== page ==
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Learning from the earthquake in Turkey

Structures By Phin Eng, Senior Engineer, Structural Engineering – 15 May 2023

Close-up of a cracked, deserted road.


Phin in an open collared shirt with greenery in the background

Phin Eng

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When a cataclysmic event like the Turkey earthquake occurs, as engineers our reflection cannot end with mourning the more than 40,000 dead and contributing to the aid relief effort. In the aftermath, what we see is a hard but critical lesson for structural engineers, builders, urban planners and the authorities that oversee seismic safety standards for buildings and infrastructure.

These lessons need to be integrated rapidly into our practices, particularly to inform rebuilding efforts across Turkey and Syria to house the hundreds of thousands of people left homeless and reconstruct the social and commercial centres. It would be hoped that what is reconstructed is safer and more resilient, and that the lessons of the quake are applied more broadly in all regions where tectonic events are likely.

Let’s start with the geophysics

On 6 Feb 2023, a series of earthquake occurred in southeast of Turkey, the area is known to be seismically active, as it is located at the intersection of three tectonic plates.

The recorded epicenter of the quake was close to Gaziantep, with its hypocentre at 10miles (16km) from the surface. The first earthquake with magnitude 7.8 happened at 4:17am local time. A series of aftershocks with magnitude 6.5 followed until another large earthquake with magnitude 7.5 occurred at around lunchtime.

The peak ground acceleration (PGA) of the first mainshock reached to around 0.7g, with the spectral acceleration exceeded 2g around 0.5-0.6 seconds. To put it into perspective, any buildings with a vibration period of 0.5s to 0.6s would experience maximum lateral force as much as two times its own weight!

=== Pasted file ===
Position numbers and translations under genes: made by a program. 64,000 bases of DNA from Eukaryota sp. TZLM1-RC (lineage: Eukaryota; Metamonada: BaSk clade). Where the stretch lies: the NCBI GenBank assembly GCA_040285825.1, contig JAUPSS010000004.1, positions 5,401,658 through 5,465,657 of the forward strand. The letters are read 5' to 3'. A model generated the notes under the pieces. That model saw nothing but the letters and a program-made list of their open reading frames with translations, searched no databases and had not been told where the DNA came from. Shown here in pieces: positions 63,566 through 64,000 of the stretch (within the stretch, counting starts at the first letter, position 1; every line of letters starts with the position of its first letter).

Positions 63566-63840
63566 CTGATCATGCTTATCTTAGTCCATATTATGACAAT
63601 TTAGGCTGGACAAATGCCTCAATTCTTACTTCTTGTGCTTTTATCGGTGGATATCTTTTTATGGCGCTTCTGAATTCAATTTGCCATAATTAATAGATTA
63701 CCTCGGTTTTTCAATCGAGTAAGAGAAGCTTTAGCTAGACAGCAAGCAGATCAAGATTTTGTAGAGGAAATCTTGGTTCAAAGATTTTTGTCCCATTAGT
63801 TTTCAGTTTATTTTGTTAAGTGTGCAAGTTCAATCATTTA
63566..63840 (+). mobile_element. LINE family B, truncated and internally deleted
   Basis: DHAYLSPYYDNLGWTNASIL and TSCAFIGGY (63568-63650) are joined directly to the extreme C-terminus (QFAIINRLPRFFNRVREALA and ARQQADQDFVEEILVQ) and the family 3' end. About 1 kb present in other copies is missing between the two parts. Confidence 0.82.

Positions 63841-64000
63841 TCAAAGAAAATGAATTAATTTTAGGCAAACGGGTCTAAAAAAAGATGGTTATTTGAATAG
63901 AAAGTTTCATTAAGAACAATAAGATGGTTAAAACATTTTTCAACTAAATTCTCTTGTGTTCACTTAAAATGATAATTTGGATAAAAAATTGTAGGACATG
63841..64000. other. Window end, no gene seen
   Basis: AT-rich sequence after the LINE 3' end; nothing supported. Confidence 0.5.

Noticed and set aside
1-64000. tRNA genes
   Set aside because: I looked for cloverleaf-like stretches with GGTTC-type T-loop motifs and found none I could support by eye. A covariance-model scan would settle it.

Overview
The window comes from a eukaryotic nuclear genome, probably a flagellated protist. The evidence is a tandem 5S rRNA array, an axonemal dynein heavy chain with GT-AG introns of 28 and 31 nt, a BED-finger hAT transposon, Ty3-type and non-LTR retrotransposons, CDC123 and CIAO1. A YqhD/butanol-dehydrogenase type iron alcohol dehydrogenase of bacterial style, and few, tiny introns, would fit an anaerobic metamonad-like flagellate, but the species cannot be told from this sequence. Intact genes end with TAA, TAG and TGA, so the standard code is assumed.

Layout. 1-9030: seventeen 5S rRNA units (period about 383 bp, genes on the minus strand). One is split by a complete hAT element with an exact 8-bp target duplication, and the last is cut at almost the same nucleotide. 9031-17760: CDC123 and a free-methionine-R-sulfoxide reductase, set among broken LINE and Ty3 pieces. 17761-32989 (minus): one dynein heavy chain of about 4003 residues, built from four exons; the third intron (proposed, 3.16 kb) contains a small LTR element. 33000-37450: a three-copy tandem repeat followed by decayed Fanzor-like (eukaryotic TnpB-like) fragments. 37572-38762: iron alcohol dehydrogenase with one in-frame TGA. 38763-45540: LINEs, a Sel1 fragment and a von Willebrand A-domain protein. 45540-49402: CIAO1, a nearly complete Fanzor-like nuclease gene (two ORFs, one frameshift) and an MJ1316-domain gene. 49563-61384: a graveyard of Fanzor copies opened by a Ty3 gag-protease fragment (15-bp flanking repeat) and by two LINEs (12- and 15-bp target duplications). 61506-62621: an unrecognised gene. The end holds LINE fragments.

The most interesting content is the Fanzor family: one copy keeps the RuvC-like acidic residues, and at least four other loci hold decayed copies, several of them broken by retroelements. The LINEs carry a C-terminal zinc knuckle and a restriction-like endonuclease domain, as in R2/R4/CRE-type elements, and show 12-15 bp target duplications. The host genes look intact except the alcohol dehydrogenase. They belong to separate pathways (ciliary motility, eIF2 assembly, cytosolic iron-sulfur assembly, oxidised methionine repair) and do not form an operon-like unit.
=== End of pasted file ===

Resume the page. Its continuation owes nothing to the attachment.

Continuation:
This was followed by a series of high magnitude earthquakes, and resulted in total collapse of many older buildings, as well as some new buildings. It had the highest death toll of any earthquake in the past century

Surveying the damage

There was a significant quantity of video footage available on the internet including video shot during the quake, and videos showing the aftermath. Many buildings were entirely flattened – demolished in a matter of moments by the interacting forces of physics.

I noticed that some buildings collapsed in a sudden structural failure event at ground level, with no visible major failure at the upper floors. These buildings collapsed suddenly from the bottom-up, and this is particularly concerning because in these cases of brittle failure, there is no time for either the occupants or people in the immediate vicinity to escape.

Failure Mechanism Under Earthquake for Buildings with Weak Ground Floor

Diagram of GF level failure

Asking the difficult questions

As a structural engineer, damage at this scale raises many questions for me, such as why was the extent of the damage so great? What went wrong in the design and construction of some buildings that made them prone to brittle failure? And most importantly, how can we do better?